The VT Gravis UK Infrastructure Income Fund turns 8!

13 minute read

William Argent

Director, Infrastructure Securities

Cameron Gardner

Director, Head of Distribution

Shayan Ratnasingam

Senior Research Analyst

The VT Gravis UK Infrastructure Income Fund recently turned 8 in January. Will Argent, Shayan Ratnasingam, and Cameron Gardner answer questions surrounding recession, inflation, yields, M&A, cost disclosure and the catalyst for share price rerating.

A short video of the discussion can be found below along with a transcript, modified for your reading pleasure.


If the recession becomes more pronounced in the UK, how do you expect the strategy to perform?

If the economic situation were to worsen more than expected, that is going to filter through to more aggressive assumptions around perhaps Bank of England rate cuts, how swiftly those happen, and how deep they may be to try and stimulate the economy. On the other side, as hopefully we articulate time and time again, the resilience of the cash flows of the underlying companies to which we’re exposed, a key attraction of the infrastructure space, those contracted cash flows, and by virtue of the critical nature of the services those projects and assets are providing, we’d expect those cash flows to prove resilient. The life of the Fund and the life of the UK infrastructure sector is now building out such that it’s been through periods like this and been able to deliver. I think for our strategy, versus a number of other asset classes, you would see that as being a positive situation and you’d be hopeful that the Fund would perform well for those reasons I mentioned, and also the fact that it could act as a bit of a safe harbour, people looking to de-risk.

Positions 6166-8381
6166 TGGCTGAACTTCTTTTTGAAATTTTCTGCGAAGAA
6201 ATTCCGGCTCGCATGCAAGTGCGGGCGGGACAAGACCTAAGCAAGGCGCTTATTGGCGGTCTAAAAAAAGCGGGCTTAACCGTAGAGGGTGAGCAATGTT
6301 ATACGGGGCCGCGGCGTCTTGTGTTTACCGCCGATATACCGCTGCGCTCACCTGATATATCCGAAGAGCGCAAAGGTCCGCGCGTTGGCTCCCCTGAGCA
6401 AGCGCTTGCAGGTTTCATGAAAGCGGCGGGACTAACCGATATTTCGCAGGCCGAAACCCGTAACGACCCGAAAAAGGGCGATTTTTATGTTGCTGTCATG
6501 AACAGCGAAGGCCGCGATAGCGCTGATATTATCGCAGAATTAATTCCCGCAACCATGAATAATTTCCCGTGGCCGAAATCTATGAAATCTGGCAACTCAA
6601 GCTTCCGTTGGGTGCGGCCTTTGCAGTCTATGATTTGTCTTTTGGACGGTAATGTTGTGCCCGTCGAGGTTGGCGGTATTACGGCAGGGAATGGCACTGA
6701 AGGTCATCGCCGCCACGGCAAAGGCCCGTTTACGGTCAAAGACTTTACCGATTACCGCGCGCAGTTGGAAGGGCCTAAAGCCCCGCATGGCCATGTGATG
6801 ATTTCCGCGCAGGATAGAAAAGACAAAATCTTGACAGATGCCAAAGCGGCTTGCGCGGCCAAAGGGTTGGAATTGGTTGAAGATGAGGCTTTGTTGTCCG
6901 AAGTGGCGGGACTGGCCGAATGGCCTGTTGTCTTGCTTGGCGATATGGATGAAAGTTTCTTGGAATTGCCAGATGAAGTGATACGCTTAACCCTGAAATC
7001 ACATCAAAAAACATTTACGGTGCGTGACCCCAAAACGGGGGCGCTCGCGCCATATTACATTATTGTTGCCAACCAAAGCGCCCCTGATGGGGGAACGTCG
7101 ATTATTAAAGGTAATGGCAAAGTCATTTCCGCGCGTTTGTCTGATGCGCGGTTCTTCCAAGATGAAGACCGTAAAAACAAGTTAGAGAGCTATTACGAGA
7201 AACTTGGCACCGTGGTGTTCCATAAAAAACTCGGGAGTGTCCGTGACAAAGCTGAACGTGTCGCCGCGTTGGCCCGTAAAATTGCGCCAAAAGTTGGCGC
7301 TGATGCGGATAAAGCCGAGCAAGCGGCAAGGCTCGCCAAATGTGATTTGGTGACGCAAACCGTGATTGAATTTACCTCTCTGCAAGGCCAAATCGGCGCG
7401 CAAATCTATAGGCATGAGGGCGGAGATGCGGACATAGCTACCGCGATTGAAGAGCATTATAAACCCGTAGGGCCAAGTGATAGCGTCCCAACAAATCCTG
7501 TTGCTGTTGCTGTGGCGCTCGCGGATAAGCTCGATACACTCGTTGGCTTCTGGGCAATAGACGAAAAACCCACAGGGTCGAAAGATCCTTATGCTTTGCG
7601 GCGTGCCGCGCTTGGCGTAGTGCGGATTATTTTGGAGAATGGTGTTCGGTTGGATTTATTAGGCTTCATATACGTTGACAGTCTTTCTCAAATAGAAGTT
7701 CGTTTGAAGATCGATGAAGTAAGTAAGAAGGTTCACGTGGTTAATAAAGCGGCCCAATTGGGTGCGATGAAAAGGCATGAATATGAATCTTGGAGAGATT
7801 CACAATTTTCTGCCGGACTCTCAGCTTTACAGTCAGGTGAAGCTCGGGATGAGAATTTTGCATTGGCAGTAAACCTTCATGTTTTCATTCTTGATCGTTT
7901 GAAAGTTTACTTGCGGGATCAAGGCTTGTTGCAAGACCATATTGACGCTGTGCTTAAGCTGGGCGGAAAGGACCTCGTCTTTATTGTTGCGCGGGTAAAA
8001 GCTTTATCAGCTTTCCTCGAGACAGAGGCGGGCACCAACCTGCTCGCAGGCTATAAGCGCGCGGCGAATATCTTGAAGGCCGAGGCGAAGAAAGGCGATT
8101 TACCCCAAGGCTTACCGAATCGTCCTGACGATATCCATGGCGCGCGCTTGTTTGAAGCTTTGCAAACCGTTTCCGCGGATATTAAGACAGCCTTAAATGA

Do you have a preference between HICL and INPP, if so what are your reasons?

We have exposure to both and INPP is not quite in the top 10, as we saw earlier, we brought INPP more and more of late, the last year to 18 months, based on the valuation opportunity. Historically, we saw better valuations and HICL being more attractive. I do see them as quite similar exposures, but a lot of that has been based around yield valuation, rather than a really strong view on the underlying portfolios, because we like them both but they’re not hugely dissimilar.

Last year, did you see much evidence of inflation being a benefit of UK listed infrastructure companies?

I guess when it comes to asset valuations, we were talking about how we can see them as being quite resilient. On the one hand, you’ve had the headwind provided by higher discount rates factored into asset valuations, but on the flip side, countering that, the stronger inflationary environment, and remember, this is all relative to what the companies have assumed. You may have a longer-term inflation assumption of 2-3%, and in periods where you’re getting like we’ve just had – very strong inflation relative to those sorts of levels, of course that rebases cash flows higher and so has been a key offsetting factor to those higher discount rates. It’s a key part of why we’ve seen quite stable net asset values. That’s where you see it coming through in the asset valuation and of course, inflating cash flows are part of the drivers to progressive dividends as well over time.